In a far away undersea kingdom, a beautiful mermaid works in her garden and dreams of becoming the Royal Gardener. This is the prize at stake in the regular gardening contest, but her hopes are low. After all, she's competing against some stiff competition with far more money than herself. She cannot afford all the plants and ornaments that they can.
A friendly seahorse then makes a suggestion. If our mermaid is willing to explore the ocean depths, she can find all the garden accoutrements she desires. Thus a rather unusual quest begins - helping a mermaid to design prizewinning underwater gardens. Having learned all this, I was intrigued. However would such a game work?
The answer is, somewhat disappointingly, by a collapsing gem game. A series of puzzles in a variety of shapes will appear, filled with an array of different symbols, and your task is to clear groups of three or more connected symbols by clicking on them. As you clear some, others fall down the screen to replace them. Your aim is not to clear symbols, however, but tiles - behind the symbols, some squares are occupied by these tiles and your aim is destroy all tiles by collecting the symbols in front of them. Some tiles will require more than one clearance and, if you are too slow, tiles can even reappear.
Special tiles can appear including bombs and row/column/diagonal blasters, as well as the occasional coins. Grab those to buy powerups in the shop. Further complications include locked symbols, which need to be unlocked by matching them with free versions of the same symbol or blowing them up, and stones (which can only be removed by bombs, etc). As some shapes feature tiles that cannot be removed by matching, the use of special tiles and powerups becomes rather important. And of course this is all done against the clock!
That said, this is not a difficult game to learn or to play. Simply clicking on groups of symbols will clear them, and when you hover over a symbol you can see all of the symbols that will be removed (if any) vibrate in their places. Time limits are (for the early stages at least) quite generous and I'm not aware of ever being left without a move. That said, you will need to use powerups when the game gets going properly, as clearing all tiles on later levels within the time limit without them may prove very difficult indeed.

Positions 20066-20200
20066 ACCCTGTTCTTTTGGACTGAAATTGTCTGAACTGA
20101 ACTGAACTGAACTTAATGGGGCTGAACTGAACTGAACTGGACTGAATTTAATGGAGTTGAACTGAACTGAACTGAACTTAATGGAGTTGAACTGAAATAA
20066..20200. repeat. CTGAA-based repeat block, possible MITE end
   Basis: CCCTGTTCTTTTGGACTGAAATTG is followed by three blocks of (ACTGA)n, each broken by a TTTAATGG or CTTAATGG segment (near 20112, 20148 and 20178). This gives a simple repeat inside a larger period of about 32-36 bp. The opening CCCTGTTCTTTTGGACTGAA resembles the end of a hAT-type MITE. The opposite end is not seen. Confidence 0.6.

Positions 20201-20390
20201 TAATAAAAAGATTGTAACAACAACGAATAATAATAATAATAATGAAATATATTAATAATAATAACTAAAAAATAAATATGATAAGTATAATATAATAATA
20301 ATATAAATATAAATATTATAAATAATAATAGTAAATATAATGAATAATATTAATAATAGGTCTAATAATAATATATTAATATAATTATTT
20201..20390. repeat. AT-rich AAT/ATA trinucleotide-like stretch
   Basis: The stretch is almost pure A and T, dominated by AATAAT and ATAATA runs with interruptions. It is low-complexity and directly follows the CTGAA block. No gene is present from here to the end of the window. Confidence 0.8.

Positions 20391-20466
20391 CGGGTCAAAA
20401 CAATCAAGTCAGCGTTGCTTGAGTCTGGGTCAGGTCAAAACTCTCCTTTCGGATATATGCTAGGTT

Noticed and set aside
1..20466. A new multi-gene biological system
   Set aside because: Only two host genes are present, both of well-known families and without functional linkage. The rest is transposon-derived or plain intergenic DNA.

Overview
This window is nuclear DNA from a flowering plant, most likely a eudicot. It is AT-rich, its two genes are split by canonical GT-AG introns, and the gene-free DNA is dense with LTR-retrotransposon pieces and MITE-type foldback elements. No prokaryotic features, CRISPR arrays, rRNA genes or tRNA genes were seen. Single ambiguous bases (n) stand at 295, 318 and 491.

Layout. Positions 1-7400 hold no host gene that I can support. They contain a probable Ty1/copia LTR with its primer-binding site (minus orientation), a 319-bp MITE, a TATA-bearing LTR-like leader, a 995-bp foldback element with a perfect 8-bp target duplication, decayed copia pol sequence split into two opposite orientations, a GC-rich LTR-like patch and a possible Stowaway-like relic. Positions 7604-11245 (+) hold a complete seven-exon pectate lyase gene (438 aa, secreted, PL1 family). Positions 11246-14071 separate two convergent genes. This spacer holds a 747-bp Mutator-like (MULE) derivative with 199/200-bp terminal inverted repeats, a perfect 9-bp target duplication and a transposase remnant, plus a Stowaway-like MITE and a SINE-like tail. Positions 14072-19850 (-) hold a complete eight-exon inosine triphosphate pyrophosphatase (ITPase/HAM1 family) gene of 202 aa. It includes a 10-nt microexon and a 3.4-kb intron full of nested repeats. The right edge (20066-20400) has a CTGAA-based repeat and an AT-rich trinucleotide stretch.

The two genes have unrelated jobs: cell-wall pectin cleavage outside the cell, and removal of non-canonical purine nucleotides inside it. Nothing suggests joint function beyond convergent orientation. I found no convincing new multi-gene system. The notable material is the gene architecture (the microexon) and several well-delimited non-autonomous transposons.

Graphics are largely high quality - the live action fish in the background as you play are particularly good - with the various symbols to match animating when you pass the mouse cursor over them. Symbols are pretty easy to distinguish, though tiles are less so. Periodically you have a jigsaw puzzle minigame, in which you need to swap pieces to make an underwater picture - these are pretty, but with no limit on moves or time they lack any form of challenge. The cartoon strip that details the mermaid's storyline is very different in style, however.
Sound largely consists of a range of gentle sound effects, such as a kind of "glink" for matching symbols, and a few background tunes. I'm pleased to report that they match the underwater theme of the game but they can get a little repetitive.
I found Deep Voyage to be immensely playable, but lacking any real challenge. Finding matches is easy - just wave your cursor around and one will leap out at you! If you get stuck, there are various powerups available from the shop - each comes in a range of power levels and has a time limit before you can use it again, but otherwise their use is unlimited. Some of these powerups are very expensive and I have not had opportunity to try them out as yet, though you can sell powerups back if you need the cash.
With over 200 puzzles, Deep Voyage is a game with plenty of life before you reach the end. These are divided over six maps, cover three gardens and feature a variety of shapes (I liked the anchor!) but, once you've seen all the powerups, it gets a little samey. You have limited replay possibility in the garden designs - your garden "upgrades" occasionally branch and only allow one choice - but I'm not sure this is a big enough draw to replay the entire game.
This is a good looking game with great appeal for the casual gamer and those not keen on fast paced action, but seasoned puzzlers may find this a little too easy for their taste. As your progress is automatically saved, this may be better played in short bursts to unwind rather than sat down at for several hours at a time.
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